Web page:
INTUITIVE TYPE: Intuitives have a vision. They are tuned in to a world beyond the physical and draw strength and comfort from it. They can express their intuitions and visions to others and enlist them as to carry them out. Intuitives are charismatic, charming, interested in people and solving problems of others and the planet. Introverted intuitives can be religious leaders. Extroverted intuitives can be excellent business, picking up on currents of change that others miss. Historic Intuitives: Carl Jung, Jesus Christ, and Adolf Hitler. (The intuitive’s vision  doesn’t have to be correct.) I would say that Steve Jobs shows up here, an extroverted intuitive. WHAT DO THEY READ? The Bible and other sacred texts, books about saints and spiritual experience, The Da Vinci Code, spiritually themed material. Stuff about their area of intuition. My books, Numenon & Stepping Off the Edge, are perfect books for intuitives, written by an intuitive.

Carl Jung on the cover of C. G. Jung's Psyholog of religion & Sunchronicty, R. Aziz

Carl Jung

Not only do the personality types behave very differently, they WRITE DIFFERENTLY and READ DIFFERENTLY. I’ll try and find or mock up what theses writing styles are like in a later post.

What’s the distribution of these types across the population? This is what’s important for writers.

The link above takes you to a site displaying a distribution of people across the various personality types. I tried to find good numerical data for the typology; this was the best I could do. I’m assuming it’s based on the test results on the site. (The site itself warns that the estimates are not necessarily correct. Not only that, like so many sites I looked at, they’ve changed Jung’s terminology to suit themselves. Swell.)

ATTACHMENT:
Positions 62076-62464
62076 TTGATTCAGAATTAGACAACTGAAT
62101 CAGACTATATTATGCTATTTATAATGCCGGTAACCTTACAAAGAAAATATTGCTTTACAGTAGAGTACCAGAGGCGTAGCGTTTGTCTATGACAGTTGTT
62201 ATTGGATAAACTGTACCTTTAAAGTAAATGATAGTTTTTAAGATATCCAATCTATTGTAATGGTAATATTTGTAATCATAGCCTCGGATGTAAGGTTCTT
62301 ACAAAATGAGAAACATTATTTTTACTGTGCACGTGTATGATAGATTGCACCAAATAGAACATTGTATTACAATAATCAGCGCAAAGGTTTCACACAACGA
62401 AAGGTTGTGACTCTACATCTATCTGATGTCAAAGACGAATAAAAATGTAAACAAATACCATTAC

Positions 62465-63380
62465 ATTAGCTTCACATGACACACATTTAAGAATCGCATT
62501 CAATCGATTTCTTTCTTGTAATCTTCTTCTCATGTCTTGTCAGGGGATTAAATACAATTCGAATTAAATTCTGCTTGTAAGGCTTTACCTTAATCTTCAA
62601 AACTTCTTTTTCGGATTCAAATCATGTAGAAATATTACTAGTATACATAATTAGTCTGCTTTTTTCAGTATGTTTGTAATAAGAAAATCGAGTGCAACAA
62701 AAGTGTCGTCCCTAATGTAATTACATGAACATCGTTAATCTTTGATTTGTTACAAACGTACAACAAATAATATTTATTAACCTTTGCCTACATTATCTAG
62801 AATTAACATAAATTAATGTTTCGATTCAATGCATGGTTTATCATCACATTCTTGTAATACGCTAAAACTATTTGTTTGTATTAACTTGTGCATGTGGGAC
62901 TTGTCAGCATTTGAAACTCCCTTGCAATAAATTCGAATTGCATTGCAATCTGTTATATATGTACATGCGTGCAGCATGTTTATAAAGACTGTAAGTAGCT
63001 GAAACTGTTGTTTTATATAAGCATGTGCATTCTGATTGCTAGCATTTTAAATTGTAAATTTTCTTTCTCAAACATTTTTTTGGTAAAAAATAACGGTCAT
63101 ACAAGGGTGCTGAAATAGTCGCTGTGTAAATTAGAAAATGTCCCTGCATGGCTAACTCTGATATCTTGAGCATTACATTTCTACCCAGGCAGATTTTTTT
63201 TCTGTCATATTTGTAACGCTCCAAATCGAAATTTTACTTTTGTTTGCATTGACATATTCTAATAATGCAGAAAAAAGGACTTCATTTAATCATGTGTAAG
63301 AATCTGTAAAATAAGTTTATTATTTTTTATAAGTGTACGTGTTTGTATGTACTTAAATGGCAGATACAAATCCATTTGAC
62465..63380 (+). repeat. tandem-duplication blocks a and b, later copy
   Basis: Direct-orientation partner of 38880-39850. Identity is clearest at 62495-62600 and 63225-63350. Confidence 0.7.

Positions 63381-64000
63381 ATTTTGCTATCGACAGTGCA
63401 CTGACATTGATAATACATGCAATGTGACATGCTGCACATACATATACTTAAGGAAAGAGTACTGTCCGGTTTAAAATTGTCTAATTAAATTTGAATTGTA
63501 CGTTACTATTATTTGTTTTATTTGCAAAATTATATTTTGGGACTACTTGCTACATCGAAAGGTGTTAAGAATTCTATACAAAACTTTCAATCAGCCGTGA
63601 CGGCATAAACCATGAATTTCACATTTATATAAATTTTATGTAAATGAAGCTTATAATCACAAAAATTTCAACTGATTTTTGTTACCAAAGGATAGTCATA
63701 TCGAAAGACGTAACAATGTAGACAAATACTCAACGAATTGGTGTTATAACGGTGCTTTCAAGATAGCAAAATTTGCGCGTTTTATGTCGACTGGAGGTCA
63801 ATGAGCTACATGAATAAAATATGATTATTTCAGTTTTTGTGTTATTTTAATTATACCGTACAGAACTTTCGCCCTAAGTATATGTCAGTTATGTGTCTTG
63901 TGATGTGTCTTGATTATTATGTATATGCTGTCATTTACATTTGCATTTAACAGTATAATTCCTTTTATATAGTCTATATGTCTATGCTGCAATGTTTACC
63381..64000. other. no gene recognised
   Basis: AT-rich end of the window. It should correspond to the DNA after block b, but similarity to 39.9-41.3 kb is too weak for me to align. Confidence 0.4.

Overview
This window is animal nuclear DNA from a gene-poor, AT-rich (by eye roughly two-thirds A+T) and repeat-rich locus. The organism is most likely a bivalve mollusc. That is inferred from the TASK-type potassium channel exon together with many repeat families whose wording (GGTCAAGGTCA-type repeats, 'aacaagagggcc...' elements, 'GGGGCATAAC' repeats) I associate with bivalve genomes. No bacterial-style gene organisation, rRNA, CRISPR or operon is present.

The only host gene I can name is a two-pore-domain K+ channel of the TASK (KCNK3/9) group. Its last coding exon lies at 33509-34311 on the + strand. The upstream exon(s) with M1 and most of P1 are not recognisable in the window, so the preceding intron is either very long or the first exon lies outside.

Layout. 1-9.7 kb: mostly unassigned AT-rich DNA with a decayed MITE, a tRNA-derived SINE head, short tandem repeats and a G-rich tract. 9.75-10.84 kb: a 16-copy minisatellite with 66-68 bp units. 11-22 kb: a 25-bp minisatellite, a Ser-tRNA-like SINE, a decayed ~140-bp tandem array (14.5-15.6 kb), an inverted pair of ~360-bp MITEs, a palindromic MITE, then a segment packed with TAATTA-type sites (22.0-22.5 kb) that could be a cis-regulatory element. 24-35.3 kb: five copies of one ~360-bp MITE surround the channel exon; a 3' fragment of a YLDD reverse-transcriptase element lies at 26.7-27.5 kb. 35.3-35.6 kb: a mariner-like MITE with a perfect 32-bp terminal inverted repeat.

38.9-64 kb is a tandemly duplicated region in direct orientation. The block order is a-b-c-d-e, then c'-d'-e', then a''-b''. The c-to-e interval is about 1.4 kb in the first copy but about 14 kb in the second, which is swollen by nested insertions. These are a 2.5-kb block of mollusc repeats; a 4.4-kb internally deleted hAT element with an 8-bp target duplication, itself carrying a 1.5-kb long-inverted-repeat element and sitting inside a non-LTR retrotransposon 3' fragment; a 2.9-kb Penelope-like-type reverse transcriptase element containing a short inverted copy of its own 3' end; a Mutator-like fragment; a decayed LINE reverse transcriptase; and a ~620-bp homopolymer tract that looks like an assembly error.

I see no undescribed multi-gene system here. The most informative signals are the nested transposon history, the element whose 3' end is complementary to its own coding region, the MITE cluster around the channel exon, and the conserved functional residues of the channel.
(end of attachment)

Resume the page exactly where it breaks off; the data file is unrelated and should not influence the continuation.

WHAT DO THE DATA SHOW? The incidence of thinking types (Intellectuals) is only 10% of the surveyed population. Intuitives (Visionaries) make up only 11.5%. Two small, diverse groups making up only 21.5% of the population, thinkers and intuitives represent small market shares. (Caveat: If these two groups read many more books than their share of the population, they may represent a larger market share. So where do we find statistics on book sales by Jungian type to prove or disprove this?)

The combined feeling types and sensates (Protectors & Creators on the linked chart, though Lord knows which is which according to Jung’s terminology) make up a whooping 78.5% of the population. I can’t tell from the site providing the data which are the sensate and feeling types, but if these numbers are anywhere near right, they mean that the LARGEST WRITING MARKETS by a long shot are among sensates & feeling types.

WHAT DOES THIS MEAN TO WRITERS? It means that if you’re a sensate or feeling type, count your lucky stars. A huge market exists in your type, and you’ll be able to write for them easily, because you’re writing for yourself, essentially.

If you’re an intuitive or thinking type, you’re probably looking at a small market if you write the way your personality type indicates. That means you’re going to have to learn to build bridges to the other types to increase your market share and sales. Best to do this by studying this material carefully. What you’ll need to do is inherent in the definition of your type and the types you’re trying to write for: cut it back, fluff it up, subtract or add feelings, put in action. Do what your editor says.